Osgood-Schlatter and Sinding-Larsen-Johansson syndrome
Both occur exclusively in children and adolescents.
Osgood-Schlatter and Sinding-Larsen-Johansson syndrome are common conditions in growing adolescents.
Both conditions are treated the same, but can be differentiated by the location of the pain:
- with Osgood-Schlatter the pain is located at the top of the shinbone
- with Sinding-Larsen-Johansson disease (sometimes abbreviated to SLJ) the pain is located just under the kneecap
Up until we are fully grown, we have so-called growth plates located at the ends of long bones such as the shinbone (tibia) and thighbone (femur). These growth plates consist of cartilage to which tendons of muscles are attached. When the body grows, the tendons can pull on and irritate the cartilage. If it is also subjected to overload the area can become painful.
Overloading the growth plate may cause additional bone formation in the form of a small lump. This is usually quite unproblematic and it is common to find in those who have Osgood-Schlatter disease.
Better with time
Osgood-Schlatter and Sinding-Larsen-Johansson syndromes are self-limiting conditions that improve with time, but it can take up to 1 year to be symptom-free.
Osgood-Schlatter and Sinding-Larsen-Johansson syndromes are common in athletes who participate in sports with lots of sprinting and jumping, for example, athletics, football, volleyball, and basketball. They may be a result of repeated jumping and landing with volleyball and basketball players, or repeated long kicks with football players. Lots of sudden changes in direction and abrupt stops afters sprints are also considered as contributing factors. The main function of the anterior thigh muscles (quadriceps) is to straighten the knee and symptoms are often felt when these muscles are engaged. Boys aged between 12 and 15 years who are in the middle of a growth spurt are most often affected, but the conditions can also affect girls.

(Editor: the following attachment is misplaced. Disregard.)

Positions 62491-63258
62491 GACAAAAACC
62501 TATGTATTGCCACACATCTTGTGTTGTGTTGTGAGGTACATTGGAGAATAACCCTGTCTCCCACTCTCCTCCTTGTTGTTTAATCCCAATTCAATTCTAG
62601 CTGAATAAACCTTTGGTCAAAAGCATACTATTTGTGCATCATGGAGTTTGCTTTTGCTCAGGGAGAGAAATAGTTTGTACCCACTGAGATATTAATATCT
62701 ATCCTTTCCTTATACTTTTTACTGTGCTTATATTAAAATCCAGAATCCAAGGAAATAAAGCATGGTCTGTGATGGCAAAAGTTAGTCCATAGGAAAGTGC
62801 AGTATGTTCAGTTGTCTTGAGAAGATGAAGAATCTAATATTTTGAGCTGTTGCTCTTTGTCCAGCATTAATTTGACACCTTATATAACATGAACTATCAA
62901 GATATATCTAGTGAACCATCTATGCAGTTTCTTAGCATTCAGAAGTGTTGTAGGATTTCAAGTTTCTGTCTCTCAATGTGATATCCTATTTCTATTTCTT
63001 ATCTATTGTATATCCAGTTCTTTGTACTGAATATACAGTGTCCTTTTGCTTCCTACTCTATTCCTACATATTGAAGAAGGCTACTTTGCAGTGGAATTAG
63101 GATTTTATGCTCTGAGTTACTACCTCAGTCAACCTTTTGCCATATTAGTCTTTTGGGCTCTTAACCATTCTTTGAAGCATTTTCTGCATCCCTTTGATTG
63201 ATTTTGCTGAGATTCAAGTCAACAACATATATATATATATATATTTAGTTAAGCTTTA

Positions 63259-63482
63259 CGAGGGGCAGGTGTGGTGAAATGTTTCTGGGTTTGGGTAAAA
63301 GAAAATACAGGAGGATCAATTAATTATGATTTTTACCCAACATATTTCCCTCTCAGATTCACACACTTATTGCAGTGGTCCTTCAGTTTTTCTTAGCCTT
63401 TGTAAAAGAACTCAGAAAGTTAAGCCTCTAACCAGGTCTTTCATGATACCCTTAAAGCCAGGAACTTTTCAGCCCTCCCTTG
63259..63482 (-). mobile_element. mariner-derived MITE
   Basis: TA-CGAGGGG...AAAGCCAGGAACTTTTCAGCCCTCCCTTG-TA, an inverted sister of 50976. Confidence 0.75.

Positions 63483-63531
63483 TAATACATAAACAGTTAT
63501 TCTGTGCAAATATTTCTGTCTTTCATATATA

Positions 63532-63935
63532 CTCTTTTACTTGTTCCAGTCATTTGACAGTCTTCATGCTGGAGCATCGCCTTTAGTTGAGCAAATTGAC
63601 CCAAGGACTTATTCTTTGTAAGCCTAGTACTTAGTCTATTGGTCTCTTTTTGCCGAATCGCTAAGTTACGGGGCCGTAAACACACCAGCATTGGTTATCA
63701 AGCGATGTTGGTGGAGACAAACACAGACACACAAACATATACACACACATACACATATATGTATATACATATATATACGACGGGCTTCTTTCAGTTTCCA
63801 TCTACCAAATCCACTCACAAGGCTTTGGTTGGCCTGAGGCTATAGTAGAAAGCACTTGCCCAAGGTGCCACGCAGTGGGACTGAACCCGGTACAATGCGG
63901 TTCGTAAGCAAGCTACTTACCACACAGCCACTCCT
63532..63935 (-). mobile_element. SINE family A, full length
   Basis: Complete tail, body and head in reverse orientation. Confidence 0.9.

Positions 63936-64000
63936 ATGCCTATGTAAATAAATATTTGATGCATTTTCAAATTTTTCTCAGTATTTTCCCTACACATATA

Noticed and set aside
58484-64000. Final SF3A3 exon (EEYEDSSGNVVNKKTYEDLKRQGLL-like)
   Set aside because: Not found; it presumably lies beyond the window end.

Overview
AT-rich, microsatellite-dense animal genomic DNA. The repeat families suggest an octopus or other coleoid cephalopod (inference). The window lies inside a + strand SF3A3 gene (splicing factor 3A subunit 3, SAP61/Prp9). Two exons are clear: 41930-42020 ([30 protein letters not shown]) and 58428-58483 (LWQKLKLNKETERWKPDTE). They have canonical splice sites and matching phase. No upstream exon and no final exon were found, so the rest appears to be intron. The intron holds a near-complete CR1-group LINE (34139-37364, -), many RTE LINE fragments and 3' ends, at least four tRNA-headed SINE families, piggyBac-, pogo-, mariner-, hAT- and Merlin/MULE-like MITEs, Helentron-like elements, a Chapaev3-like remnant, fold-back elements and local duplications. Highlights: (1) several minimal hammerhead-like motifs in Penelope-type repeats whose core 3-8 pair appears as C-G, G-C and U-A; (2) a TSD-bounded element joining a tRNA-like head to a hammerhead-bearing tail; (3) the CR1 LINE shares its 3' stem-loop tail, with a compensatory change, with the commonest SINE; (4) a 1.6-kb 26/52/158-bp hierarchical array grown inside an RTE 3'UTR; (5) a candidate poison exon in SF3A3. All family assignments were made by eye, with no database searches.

The diagnosis is made on the basis of symptoms. An experienced doctor or physiotherapist will make an accurate diagnosis. These conditions can often be confused with patellofemoral pain syndrome (PFPS), which has some similarities, but is more common in girls than boys. Jumper's knee is uncommon in adolescents and therefore something we don't expect to see in this age group. X-rays should be taken to rule out other more serious conditions.
Both are treated the same. When symptoms flare up, ice can be an effective way to reduce pain, but the most important measure is to adjust the level of activity. This might involve refraining from certain activities which cause a lot of pain for a while so that the symptoms can subside. This often includes running downhill, sudden changes in direction, jumping and landing. Stretching the anterior thigh muscle is not recommended as this may put extra strain on the painful area.
It is important to emphasise that you can still be active when you have either of these conditions, but it may be wise to evaluate the total amount of exercise. This will make it possible to determine which activities should be continued and which should not. Guidance from a physiotherapist with expertise in the area is recommended so that they can assist the athlete and allow some continued participation in the sport in which they are active. This should also be done in collaboration with the trainer(s).
These conditions resolve with time, and surgery is seldom necessary. It is important that the athlete has realistic expectations of the rehabilitation process. Good routines for managing the symptoms and training load will be required throughout the rehabilitation process.
Ignoring your symptoms is not recommended. Pushing through the pain or masking symptoms by taking painkillers like NSAIDs will in most cases prolong the rehabilitation period.